She kissed her hand to him as the cab turned the
corner, and that was the last she saw of her dear,
merry, winsome blue-coat boy.



THE colonel talked with Jacob in a bland and
flattering way, and proposed, among other things,
to pay his fare to Cincinnati, by railroad, from the
town they were approaching.
Jacob listened, but did not for a moment give
over his resolution to save Boone's team for him,
if he could. The cautious colonel, however, gave
him no chance for that. He kept the boy con-
stantly in sight at the hotel where they stopped,
the team having been put into the hands of the
ostler; and finally started with him to take the
train, accompanied by a friend he had sent for,
named Hampton, and a waiter with the baggage.
He has fooled me somehow," thought Jacob,
wondering what had become of the team.
He now remembered that Corkright's friend had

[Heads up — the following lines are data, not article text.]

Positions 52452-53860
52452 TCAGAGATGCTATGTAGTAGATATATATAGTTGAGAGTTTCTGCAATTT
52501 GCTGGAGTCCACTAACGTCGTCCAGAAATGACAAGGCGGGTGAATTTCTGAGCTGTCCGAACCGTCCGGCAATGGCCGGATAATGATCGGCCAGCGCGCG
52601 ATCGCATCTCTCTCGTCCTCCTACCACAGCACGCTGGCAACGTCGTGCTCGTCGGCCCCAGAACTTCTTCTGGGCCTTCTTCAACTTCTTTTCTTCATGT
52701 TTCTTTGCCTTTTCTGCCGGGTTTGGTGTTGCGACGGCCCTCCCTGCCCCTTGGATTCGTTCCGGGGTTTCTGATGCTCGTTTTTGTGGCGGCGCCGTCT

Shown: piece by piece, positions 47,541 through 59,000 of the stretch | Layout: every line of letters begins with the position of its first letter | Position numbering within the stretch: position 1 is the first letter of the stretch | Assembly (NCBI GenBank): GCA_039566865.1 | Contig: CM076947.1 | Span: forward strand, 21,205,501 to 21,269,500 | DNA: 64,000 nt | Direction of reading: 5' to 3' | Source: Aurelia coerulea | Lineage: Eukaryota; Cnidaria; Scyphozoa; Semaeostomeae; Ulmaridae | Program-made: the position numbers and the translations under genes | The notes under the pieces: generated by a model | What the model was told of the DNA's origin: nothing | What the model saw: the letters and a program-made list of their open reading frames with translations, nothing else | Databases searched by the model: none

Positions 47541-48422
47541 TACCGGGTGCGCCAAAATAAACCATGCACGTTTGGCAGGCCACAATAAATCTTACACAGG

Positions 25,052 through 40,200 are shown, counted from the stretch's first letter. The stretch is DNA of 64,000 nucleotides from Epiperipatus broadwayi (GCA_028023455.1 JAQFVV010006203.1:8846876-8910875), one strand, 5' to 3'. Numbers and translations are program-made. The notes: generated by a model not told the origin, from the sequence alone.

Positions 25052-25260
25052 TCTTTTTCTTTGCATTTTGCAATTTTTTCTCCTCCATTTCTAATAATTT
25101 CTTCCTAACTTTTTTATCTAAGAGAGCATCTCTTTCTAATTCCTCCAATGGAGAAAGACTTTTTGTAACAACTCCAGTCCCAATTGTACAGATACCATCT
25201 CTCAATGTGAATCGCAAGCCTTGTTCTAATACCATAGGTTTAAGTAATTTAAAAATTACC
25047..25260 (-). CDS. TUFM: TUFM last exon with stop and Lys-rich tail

twice been to see him at the hotel, and that, the
second time, money had passed between them.
He has sold the team for the colonel," was the
conclusion he came to; and it now seemed to him
that he could do no better than to go on by the
train to Cincinnati. It was only three or four
hours' ride; and, after all his weariness and anxiety,
it was a relief to think his journey's end so near.
But just as they were stepping on board the cars,
two men walked rapidly up to the platform, the
foremost of whom exclaimed, Here he is !-this is
the man and made a rush at Corkright.

He reminded Jacob strongly of somebody he had
seen; but it was a moment before he recognized,
beneath the excited gestures and determined air,